The data plotted is: flux density (on y-axis) and current (on x-axis) over 200 data points (equally spaced in time). The data varies from approximately +/-2.0 with 9 digit precision. I realize this only makes sense if you have a background in electromagnetics but in any case, the idea is the same for any curve where you need to calculate its area. Maybe I can put this in Matlab or such programs.....

    Thnx, Deb <img src=/S/cheers.gif border=0 alt=cheers width=30 height=16>

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    Re: calculate area inside shape (Excel 2003)

    <P ID="edit" class=small>(Edited by AlanMiller on 20-Jun-05 12:03. )</P>Hmmm <img src=/S/hmmn.gif border=0 alt=hmmn width=15 height=15>... I'd have thought that there might be curve "families" that could be used to fit hysteresis loop data. The upper left and lower right curve portions look like candidates for hyperbolic (or even inverse) tangent functions, even though these may not actually reflect the physical relationships involved. I'm surprised I can't find any such parametric equations searching on the web - it must be a common requirement. Sorry I can't help further.

    Alan

    [Edited] - one obvious place to look is the program that generated the data. Clearly, it must use a formulaic method, possibly described in its documentation. That might blaze the path for a formulaic integration.

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    5 Star Lounger jujuraf's Avatar
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    Re: calculate area inside shape (Excel 2003)

    Actually you're quite close. I did find this http://www.pcreview.co.uk/forums/thread-1784168.php which actually comes out to the same value as the previous posts with SUM but it's still off from my measured value (of power loss). But the whole point is to have a 2nd source to confirm (it could be my combined circuit tolerances too). Getting closer.....

    And even better... http://www.duncanwil.co.uk/areacurv.html

    Thanks again,
    Deb

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    Re: calculate area inside shape (Excel 2003)

    Another "crude way" to do a "reality check" on the calculations is to use an analytical balance, if available.

    Print the chart (of the same size) on good stock paper. Then literally cut out the shape and also cut out a rectangular piece of know dimension (as large as possible to reduce errors).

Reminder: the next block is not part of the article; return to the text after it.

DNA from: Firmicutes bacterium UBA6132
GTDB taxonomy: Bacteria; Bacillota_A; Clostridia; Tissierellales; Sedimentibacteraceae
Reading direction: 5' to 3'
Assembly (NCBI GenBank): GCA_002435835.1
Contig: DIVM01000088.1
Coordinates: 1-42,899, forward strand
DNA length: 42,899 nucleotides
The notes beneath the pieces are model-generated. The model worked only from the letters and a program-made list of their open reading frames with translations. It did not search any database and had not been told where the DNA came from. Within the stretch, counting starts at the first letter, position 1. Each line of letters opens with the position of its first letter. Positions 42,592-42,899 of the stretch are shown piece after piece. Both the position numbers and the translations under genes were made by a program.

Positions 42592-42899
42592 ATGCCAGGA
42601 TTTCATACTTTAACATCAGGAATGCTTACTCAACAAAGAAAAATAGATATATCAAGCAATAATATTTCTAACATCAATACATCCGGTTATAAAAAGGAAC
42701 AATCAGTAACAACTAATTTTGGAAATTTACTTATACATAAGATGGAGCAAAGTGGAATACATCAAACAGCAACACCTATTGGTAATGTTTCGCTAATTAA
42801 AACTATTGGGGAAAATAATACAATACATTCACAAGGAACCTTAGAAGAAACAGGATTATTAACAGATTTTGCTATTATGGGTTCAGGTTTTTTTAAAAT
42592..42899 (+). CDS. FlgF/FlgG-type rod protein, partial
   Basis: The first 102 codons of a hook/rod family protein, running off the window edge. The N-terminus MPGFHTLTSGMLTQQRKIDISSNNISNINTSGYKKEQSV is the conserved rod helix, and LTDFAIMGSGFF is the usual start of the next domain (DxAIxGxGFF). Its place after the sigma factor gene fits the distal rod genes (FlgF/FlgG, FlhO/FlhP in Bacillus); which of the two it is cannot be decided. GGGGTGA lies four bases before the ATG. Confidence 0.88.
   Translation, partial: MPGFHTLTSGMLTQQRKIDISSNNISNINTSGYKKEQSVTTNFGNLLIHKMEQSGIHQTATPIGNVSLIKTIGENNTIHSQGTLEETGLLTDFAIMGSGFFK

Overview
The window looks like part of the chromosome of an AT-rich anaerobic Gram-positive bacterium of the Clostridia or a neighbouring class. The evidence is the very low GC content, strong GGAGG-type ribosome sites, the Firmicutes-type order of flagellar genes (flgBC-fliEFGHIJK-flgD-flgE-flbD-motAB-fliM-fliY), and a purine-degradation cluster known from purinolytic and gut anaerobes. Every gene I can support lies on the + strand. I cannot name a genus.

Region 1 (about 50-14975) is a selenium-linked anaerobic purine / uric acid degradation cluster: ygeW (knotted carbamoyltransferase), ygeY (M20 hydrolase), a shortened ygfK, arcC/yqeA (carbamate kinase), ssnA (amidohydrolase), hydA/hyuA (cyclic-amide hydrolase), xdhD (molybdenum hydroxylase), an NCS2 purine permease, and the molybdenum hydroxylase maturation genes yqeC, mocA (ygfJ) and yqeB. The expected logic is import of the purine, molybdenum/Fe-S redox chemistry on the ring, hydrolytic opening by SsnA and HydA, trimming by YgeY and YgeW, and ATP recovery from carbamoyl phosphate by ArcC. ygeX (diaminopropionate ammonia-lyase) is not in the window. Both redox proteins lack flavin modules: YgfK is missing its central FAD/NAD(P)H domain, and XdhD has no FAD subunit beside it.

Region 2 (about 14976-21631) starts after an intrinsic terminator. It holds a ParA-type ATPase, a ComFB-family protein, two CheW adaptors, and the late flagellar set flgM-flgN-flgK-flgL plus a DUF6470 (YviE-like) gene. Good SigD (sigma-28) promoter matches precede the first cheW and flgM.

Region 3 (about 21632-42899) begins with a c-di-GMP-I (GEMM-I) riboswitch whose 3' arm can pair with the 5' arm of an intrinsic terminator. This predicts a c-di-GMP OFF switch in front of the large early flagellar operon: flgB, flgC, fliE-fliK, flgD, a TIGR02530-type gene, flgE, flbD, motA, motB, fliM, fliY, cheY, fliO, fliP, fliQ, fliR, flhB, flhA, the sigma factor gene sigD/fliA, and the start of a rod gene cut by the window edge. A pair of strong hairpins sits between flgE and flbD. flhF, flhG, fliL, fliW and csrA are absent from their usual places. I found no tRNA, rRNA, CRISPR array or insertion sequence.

You get the mass of the "known rectangle" and you have its area. From the mass of the unknown and the previous 2 values (you also know 0 area = 0 mass) you can interpolate the area of the shape...

    Steve

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    Re: calculate area inside shape (Excel 2003)

    Yet another crude way is to use XL to calculate average values for Flux Density for the Current subdomains (not magnetic ones <img src=/S/grin.gif border=0 alt=grin width=15 height=15>) appropriate to the areas shown. Each average x subdomain size will give the area of a rectangle, equal to its corresponding area. Adding and subtracting the results will give you the total area within the figure. For instance, subtracting the calculated A1 from the calculated (A1+A2) will give you the A2 area.

    Alan

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    Re: calculate area inside shape (Excel 2003)

    I printed your chart 10 times.
    With 5 of them I cut out the rectangular shape from

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    Re: calculate area inside shape (Excel 2003)

    This is similar to my approach, but my "subdomains" are much smaller trapezoidal areas than the domains you list, so should yield better precision.

    Steve

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    Re: calculate area inside shape (Excel 2003)

    I can't actually see that our results would be any different, since all the points are spaced equally along the domain (if that's a correct assumption).

    Alan

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    Re: calculate area inside shape (Excel 2003)

    The values come from TIME so the X coord do not line up. So while Area A1 could be calculated directly, Area A2 (and its counterpart) can not be calculated directly: one would have to manipulate the data.

    I think that your scheme would also require a means to "define" the domains. The method I listed uses the values directly as they are listed so no domain definitions are required.

    Steve